Kahle’s fresh idea

October 14, 2009 at 1:35 am (Uncategorized)

Flyp (the online magazine that continues to impress me) recently published a story about Brewster Kahle, the man they believe could change the world. Kahle wants to put everything ever published online so that every single person with a computer can access it. I don’t think I’ve ever been happier at this idea.

Kahle references my generation in the article as the “Wikipedia generation” and sees us as the perfect market for his idea. Kahle and his partners have been scanning, backing up, and uploading texts in order to make this idea possible. They are currently comparing their idea to the Greeks’ library of Alexandria.

If Kahle is successful, this would mean instant access to all the information I would ever need for papers or projects. I would not have to spend hours in the library, I would simply log into my computer and go.

Granted the idea has been effective in University settings already; for instance, SUNY Albany already allows students to access the library databases and indexes from their home computers. However, the extent of the material that is available is limited in comparison to what Kahle wants to do.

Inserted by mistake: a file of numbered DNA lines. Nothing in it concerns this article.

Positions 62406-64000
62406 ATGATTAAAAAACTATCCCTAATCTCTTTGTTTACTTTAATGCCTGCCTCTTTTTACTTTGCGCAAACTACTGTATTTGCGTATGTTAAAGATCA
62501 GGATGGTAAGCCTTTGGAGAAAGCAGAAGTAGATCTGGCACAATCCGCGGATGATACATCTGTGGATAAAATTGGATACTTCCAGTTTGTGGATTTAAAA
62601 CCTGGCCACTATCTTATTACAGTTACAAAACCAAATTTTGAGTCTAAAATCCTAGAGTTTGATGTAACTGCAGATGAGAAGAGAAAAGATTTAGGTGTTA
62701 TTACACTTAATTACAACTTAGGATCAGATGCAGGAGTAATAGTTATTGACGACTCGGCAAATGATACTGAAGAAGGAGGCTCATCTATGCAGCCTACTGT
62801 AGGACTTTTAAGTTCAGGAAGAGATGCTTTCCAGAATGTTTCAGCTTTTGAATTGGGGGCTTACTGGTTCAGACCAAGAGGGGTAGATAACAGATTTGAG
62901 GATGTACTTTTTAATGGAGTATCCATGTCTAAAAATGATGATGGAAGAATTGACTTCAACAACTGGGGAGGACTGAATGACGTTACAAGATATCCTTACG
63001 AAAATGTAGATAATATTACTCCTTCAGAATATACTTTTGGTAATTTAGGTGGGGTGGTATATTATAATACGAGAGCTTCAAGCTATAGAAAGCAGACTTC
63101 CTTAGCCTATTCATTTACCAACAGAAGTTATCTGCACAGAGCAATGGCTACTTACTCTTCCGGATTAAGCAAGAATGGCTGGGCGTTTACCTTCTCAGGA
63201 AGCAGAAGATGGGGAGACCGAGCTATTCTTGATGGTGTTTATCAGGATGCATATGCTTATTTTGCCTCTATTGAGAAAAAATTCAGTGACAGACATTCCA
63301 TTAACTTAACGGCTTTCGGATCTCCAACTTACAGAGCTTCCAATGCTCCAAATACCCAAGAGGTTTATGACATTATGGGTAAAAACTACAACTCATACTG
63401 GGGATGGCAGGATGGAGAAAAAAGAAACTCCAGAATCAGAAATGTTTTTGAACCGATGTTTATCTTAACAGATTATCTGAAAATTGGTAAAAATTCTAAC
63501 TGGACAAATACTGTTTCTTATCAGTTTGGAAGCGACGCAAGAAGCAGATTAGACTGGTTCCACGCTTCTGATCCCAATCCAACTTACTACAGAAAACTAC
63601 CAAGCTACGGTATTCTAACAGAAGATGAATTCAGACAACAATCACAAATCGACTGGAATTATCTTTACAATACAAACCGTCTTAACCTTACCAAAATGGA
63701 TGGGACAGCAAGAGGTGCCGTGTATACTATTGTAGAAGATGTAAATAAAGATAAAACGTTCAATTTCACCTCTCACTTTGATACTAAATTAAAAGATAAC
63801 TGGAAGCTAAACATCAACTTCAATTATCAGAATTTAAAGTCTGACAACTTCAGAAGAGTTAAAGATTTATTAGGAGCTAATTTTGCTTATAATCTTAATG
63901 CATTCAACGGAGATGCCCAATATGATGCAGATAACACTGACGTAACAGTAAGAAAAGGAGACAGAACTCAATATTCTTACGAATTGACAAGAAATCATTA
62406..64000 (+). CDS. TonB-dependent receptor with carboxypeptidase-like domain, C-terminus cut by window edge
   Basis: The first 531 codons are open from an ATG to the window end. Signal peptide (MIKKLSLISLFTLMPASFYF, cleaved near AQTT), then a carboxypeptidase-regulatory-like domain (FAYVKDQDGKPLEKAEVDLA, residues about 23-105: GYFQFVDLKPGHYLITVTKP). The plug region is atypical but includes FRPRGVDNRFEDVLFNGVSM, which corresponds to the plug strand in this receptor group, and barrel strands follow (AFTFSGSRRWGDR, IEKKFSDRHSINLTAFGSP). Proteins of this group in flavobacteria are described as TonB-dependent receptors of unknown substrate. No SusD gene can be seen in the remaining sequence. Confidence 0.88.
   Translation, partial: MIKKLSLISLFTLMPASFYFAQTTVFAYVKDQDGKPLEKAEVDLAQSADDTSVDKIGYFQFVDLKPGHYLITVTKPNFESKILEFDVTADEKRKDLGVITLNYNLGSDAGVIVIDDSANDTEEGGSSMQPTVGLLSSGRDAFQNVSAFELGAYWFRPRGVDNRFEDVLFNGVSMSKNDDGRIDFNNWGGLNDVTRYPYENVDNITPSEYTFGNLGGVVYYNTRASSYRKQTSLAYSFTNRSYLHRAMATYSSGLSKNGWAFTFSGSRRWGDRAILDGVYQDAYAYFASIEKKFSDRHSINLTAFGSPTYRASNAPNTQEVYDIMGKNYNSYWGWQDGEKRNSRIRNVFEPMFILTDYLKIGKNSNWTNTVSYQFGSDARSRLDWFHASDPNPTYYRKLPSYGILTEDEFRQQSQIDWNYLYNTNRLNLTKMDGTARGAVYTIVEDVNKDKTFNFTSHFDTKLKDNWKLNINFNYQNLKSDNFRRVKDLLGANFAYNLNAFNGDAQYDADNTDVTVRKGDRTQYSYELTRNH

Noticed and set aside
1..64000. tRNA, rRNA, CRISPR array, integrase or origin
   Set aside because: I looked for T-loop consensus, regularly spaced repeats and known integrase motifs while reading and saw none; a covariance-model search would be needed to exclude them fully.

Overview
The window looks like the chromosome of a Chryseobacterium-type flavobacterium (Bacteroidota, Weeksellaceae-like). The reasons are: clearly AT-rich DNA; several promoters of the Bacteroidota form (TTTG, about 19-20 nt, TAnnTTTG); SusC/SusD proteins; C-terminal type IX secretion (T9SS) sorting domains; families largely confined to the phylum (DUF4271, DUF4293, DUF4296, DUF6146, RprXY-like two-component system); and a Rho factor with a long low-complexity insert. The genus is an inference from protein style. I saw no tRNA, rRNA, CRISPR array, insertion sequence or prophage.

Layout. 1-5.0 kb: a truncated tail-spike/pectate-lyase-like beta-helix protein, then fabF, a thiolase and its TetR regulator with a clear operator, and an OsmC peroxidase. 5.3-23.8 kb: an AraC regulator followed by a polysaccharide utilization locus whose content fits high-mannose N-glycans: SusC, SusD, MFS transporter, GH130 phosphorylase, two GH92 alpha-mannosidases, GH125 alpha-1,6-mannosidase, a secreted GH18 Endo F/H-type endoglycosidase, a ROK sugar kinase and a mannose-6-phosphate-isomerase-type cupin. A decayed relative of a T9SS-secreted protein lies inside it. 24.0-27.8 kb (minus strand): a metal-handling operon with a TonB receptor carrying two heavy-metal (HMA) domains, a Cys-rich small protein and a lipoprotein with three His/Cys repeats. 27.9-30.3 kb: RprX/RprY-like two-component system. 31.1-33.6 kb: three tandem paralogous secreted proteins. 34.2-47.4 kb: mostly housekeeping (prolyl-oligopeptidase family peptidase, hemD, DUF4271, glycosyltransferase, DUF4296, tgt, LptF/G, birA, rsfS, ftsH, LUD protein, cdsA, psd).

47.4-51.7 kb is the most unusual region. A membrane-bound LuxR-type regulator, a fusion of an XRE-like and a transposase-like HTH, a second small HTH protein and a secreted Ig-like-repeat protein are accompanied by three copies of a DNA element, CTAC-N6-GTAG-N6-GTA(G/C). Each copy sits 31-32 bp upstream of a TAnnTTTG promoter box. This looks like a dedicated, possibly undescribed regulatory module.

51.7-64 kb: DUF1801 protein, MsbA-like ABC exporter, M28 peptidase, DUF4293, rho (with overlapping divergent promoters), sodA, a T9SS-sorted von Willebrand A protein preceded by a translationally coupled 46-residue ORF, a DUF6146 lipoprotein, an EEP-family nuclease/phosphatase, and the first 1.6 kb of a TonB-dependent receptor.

As convenient as Kahle’s idea would be, I wonder its effect on publishers and booksellers. If everything published is available online, then what would be the point of purchasing books, which seem to get more and more expensive each year. I can’t imagine the money I’d save if each of my textbooks were online; seeing as the access codes to get into the textbook websites usually are fairly inexpensive.

If we go so far as to incorporate Kahle’s idea and solely use our computers to access information, then publishers, booksellers, and eventually printed news would become passé. Why would someone pay to hold something in their hands, when they could pay to have something that they could access whenever they want, wherever they want on their own personal computer.

I believe Kahle’s idea is definitely a good one, but a bad omen for the newspapers and booksellers…


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